Baptized by the fire, I wade into the river
That runs to the promised land

Billy Joel can say he’s not a spiritual man, but he really is. His words give him away. He longs to know what’s on the other side of death. He longs for it because he was created to long for it. We all are. We’re all searching for that life everlasting, for heaven. It’s written into our hearts, our minds, and our very souls by God himself. That’s what the writer of Ecclesiastes said in 3:11—God has placed eternity into our hearts. Eternity is written within us. It is a broken and fallen world that causes us to doubt. The longing is just one way I know heaven is real.

Another way I know heaven is real is because I believe in God, and ultimately that’s what heaven is…it is the place where God resides. It is the place where God’s presence gives light and life to everything. More than being the place God resides, everlasting life (can’t talk about everlasting life without talking about heaven) is God’s life, and it is both quantity and quality. I heard the story of the old couple who died and went to heaven. St. Peter was there to greet them. First, he showed them their mansion. The man, overwhelmed by the sheer luxury of it all, asked, “How much does this place cost per night?” St. Peter replied, “Sir, this is Heaven, it doesn’t cost anything.” Then St. Peter took them to the dining room where table upon table was piled high with the most delicious foods you could imagine. Again, overwhelmed by the glory of it all the man asked, “How much for the meals?” St. Peter said, “You forget, this is Heaven, it’s free.” He then took them out back where they saw a fantastically beautiful golf course. As the man stood there open-mouthed St. Peter said, “Now before you ask, there are no greens fees, this is Heaven, everything is free.” The man looked at his wife and said, “You and your confounded bran muffins, I could have been here 10 years ago!”

There is a sense in which we should hasten the day, but we don’t have to do so. We have access to God’s life now through our relationship with Jesus Christ. We get a taste of heaven now. Every time we baptize an infant or an adult, we’re catching a glimpse of heaven. Every time we kneel at an altar and receive the bread and cup, we are literally breaking off a piece of heaven in the here and now. When we do, we find strength to keep moving. We find grace to hold on. We find forgiveness, and mercy, and peace. We find hope, and that’s heaven on earth for sure.

History is moving toward something. Heaven is the place and the time when God’s salvation is ultimately completed. Heaven is about God’s work of salvation in God’s creation. It is the culmination of God’s salvation. All that God has been doing in his creation since the fall of humanity in the Garden of Eden is restored, renewed and reconciled in the new heaven and the new earth. The bible begins with Genesis, and God, the Father, Maker of heaven and earth, and it ends with the restoration and renewal of all that has been broken. We end with heaven.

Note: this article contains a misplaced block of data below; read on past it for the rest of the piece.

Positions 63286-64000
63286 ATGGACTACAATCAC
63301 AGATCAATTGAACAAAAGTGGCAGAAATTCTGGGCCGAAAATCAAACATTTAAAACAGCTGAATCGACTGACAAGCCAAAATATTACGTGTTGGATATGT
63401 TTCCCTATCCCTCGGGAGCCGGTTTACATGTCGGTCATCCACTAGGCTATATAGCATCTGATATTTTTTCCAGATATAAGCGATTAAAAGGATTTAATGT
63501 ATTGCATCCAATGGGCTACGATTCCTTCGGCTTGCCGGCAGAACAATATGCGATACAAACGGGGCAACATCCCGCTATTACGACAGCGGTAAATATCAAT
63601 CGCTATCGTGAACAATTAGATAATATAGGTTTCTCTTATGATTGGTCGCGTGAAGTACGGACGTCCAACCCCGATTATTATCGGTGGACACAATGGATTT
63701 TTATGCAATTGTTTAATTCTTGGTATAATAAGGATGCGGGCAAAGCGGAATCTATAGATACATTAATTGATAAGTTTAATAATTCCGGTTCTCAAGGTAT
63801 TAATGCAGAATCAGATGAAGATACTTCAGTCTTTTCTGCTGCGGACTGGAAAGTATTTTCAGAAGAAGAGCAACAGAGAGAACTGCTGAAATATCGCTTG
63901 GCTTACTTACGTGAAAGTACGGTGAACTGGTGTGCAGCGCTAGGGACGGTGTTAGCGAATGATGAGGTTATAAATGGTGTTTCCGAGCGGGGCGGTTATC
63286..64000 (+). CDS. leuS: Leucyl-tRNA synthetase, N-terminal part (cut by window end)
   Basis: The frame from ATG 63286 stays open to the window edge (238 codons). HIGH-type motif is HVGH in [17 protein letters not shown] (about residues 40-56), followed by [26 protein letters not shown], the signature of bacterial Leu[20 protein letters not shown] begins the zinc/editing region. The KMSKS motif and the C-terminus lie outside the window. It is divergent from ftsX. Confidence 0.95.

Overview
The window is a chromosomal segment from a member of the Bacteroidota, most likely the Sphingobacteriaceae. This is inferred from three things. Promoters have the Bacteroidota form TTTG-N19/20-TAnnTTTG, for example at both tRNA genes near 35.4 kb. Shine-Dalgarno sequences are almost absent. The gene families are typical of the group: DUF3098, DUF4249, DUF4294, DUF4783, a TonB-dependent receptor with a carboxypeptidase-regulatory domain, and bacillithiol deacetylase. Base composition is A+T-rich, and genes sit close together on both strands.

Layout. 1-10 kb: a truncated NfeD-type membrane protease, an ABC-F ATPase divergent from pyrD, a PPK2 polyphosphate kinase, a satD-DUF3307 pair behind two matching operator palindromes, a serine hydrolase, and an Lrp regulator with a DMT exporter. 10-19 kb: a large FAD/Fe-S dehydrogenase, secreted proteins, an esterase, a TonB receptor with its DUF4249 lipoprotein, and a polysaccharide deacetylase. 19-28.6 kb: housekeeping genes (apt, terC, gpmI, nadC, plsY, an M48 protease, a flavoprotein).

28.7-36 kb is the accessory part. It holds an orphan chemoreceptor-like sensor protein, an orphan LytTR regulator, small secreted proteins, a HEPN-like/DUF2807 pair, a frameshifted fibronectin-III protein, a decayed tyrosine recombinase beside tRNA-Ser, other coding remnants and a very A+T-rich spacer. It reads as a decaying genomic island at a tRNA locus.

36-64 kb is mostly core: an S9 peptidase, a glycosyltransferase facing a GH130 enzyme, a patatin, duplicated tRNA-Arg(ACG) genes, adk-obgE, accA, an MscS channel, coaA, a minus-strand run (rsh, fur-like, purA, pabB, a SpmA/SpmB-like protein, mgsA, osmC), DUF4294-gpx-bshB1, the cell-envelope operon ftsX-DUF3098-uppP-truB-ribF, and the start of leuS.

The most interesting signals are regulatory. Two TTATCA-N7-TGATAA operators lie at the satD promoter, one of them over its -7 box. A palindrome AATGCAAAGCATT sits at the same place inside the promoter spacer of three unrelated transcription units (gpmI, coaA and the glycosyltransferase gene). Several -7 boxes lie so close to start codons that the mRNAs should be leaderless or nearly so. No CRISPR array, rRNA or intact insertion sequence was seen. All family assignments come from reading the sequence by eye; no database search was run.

Just a few thoughts from Sunday. Just a few thoughts from my first ever sermon on heaven.

Until next time, keep looking up…

…but I keep trying!

“Because I’m not the perfect pastor, that’s why!” Someone asked me why I named my blog “Not the Perfect Pastor,” and the foregoing statement was my reply. People read my blog title and see not the perfect pastor, but don’t always see the tag line (or should that be subtitle) “but that doesn’t keep me from trying.” The key for me is in the trying part.

perfect peopleI’m not the perfect pastor. But I long to be the perfect pastor. There are days I don’t want to be a pastor at all (they are few in number, but they happen). There are days that I would rather be anywhere but “at work.” There are days I get frustrated with the “work” of ministry. There are weeks I don’t want to write a sermon. There are days people get under my skin. There are days I let my frustration show in ways that are not necessarily pleasing to God or encouraging to others. But, even on those days, I keep trying. I get up and go to work because that’s what I’m called to do. I can’t do anything else…not because I can’t do anything else, but because there is this divine compulsion that won’t let me do anything else. I long, deep in my heart, to be the perfect pastor, to always say the right thing, to always do the right thing, to have the next sermon be better than the last sermon, to be the best example of grace, forgiveness and love.

There are examples of the perfect pastor I have in my mind. They are men and women who showed the love of Christ in real ways. I know enough to know they were probably not perfect, either, but I know they were always striving to do that which is right, that which reflected the best of Jesus even while dealing with the worst of humanity. That reality gives meaning to the admonition Paul gave to Timothy “hold on to the wholesome teaching you learned from me” (2 Timothy 1:13). That was Paul’s way of saying “follow my example.” I want to get to the point in my life where I CAN say “follow my example.” Others have gone before me and given me the example of how to be a great, if not perfect, pastor. I keep trying, even when I fail, because I don’t want their example to be in vain. Nah! I won’t mention names of these people. Some are still living, and I wouldn’t want to ruin my idea of their perfection. They’d call me and say something like, “If you only knew…”